The end of the Cold War seemingly liberated business from geopolitical constraints. The “global factory” disintegrated industrial complexes from their former national homes and scattered facilities across the planet in the pursuit of low-cost labor and efficient subcontractors. Many small states from the Caribbean to the Pacific Rim benefited from this process. But now that process may be turning full cycle as China’s vast resources give it a competitive advantage. New industrial centers are being built in China that will reintegrate technology and production in a setting with major geopolitical consequences.
In the June issue of Harper’s magazine, Barry Lynn, the former executive editor of Global Business magazine, shows how disintegrated the manufacturing process has become. A Dell computer, for example, may be assembled in Austin, Texas but uses 4,500 parts from hundreds of suppliers located from Malaysia to Korea–clustered especially in Taiwan and China. And Dell is more typical of the “global assembly lines” built in the 1990s than not.
The system of disintegrated business could only be built in a world assumed to be safe and stable. Terrorism is only the tip of the geopolitical iceberg that threatens this titanic misconception. Asia, after decades of rapid economic growth, is fraught with possible conflicts. China threatens Taiwan. The Korean peninsula is still divided. India and Pakistan confront each other over Kashmir.
In such a divided and dangerous world, Lynn wonders why “almost no one asks what would happen if just one of the still very sovereign nations that underlie this web were to grab hold of a few of the strands and start yanking.” His concern is that China will be the state that makes the grab.
It is against this background that Jeffrey E. Garten’s column in the June 17 Business Week takes on strategic importance. Garten is now dean of the Yale School of Management. In the Clinton administration he was undersecretary of Commerce for International Trade. Garten notes that Intel has announced a US$100 million investment in Shanghai to assemble Pentium 4 microprocessors, Dell has moved its giant PC-making facility from Kuala Lumpur to Xiamen, and Shenzhen province has pledged US$5 billion to boost its integrated-circuit industry.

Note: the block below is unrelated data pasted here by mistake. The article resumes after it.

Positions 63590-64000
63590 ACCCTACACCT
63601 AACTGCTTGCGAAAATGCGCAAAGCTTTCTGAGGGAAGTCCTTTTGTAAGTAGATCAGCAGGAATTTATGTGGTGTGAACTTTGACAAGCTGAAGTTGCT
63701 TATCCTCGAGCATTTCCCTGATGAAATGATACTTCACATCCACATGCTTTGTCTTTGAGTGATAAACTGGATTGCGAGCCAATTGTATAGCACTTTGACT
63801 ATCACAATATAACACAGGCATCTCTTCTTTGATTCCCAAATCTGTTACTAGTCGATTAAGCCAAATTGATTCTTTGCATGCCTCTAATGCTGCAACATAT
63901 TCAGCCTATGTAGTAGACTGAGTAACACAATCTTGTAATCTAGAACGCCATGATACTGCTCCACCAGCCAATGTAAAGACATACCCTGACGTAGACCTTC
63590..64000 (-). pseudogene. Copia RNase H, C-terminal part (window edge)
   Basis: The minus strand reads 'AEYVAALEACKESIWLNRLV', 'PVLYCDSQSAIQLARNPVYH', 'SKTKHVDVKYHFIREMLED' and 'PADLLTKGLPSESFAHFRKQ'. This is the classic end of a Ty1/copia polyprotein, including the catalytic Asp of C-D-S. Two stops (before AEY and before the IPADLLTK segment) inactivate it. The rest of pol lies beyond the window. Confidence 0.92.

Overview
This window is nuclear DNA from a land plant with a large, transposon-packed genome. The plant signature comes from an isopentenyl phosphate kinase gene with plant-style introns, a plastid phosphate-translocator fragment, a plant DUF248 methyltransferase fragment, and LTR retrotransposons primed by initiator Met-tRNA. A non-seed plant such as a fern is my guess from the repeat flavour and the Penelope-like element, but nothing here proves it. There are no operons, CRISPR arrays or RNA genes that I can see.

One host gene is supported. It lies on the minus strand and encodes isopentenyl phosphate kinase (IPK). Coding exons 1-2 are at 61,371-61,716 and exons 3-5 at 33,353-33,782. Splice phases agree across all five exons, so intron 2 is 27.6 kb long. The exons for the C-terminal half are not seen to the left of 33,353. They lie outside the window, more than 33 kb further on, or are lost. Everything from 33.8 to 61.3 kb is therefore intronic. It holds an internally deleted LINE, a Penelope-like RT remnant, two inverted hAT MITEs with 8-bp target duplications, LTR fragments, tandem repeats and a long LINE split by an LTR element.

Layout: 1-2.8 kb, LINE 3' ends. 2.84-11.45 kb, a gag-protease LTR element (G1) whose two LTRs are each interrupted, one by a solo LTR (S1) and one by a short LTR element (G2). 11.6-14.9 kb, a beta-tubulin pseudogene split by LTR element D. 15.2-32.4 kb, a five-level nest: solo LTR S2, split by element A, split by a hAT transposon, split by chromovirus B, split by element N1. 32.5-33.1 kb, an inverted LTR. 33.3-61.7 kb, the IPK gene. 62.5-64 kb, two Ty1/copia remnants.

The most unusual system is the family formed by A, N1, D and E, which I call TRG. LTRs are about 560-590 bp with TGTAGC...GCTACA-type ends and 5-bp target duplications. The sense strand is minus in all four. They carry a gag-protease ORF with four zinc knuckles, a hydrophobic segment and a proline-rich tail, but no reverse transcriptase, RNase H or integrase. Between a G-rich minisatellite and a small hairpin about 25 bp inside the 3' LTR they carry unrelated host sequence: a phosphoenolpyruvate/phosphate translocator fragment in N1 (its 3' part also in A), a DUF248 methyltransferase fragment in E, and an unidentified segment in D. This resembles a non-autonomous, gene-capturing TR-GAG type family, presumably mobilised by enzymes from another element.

Garten’s examples only scratch the surface. On June 6, Motorola outlined its new strategy in Beijing, announcing plans to spend an additional US$1 billion on research and development, hire 4,000 more engineers and increase annual Chinese production to US$10 billion by 2006.
On June 27, software giant Microsoft announced that it would invest US$750 million in China over the next three years. Although no further details on how this money would be placed were immediately available, it was thought to involve an expansion of Microsoft’s already extensive production and research presence in China. A separate US$24.15 million three-year investment in Chinese educational and research institutions by Microsoft, plus a US$480,000 investment to set up a software college in Shanghai, was also announced. “The centerpiece of the plan is really about supporting the software colleges recently established at more than thirty-five universities,” Microsoft’s chief executive Steve Ballmer said while visiting Beijing.
As American firms expand their operations in China, they want a better trained workforce available to meet their staffing needs. Honeywell Aerospace, for example, claims it provides extensive training for the “best engineers” working for Aviation Industries of China (AVIC), including bringing them to U.S. plants to learn about American technology firsthand. AVIC is under the direct control of the State Council and is responsible for developing and manufacturing both military and civil aircraft, missiles, and engines. It also has extensive research capabilities in aerodynamics, materials and manufacturing technology.
From Singapore to Tokyo, voices have been warning that China will become “the production center of the world” if trends continue. Such a development would not only strengthen China, it would also weaken Beijing’s economic rivals in Asia, many of whom are political and military allies of the United States.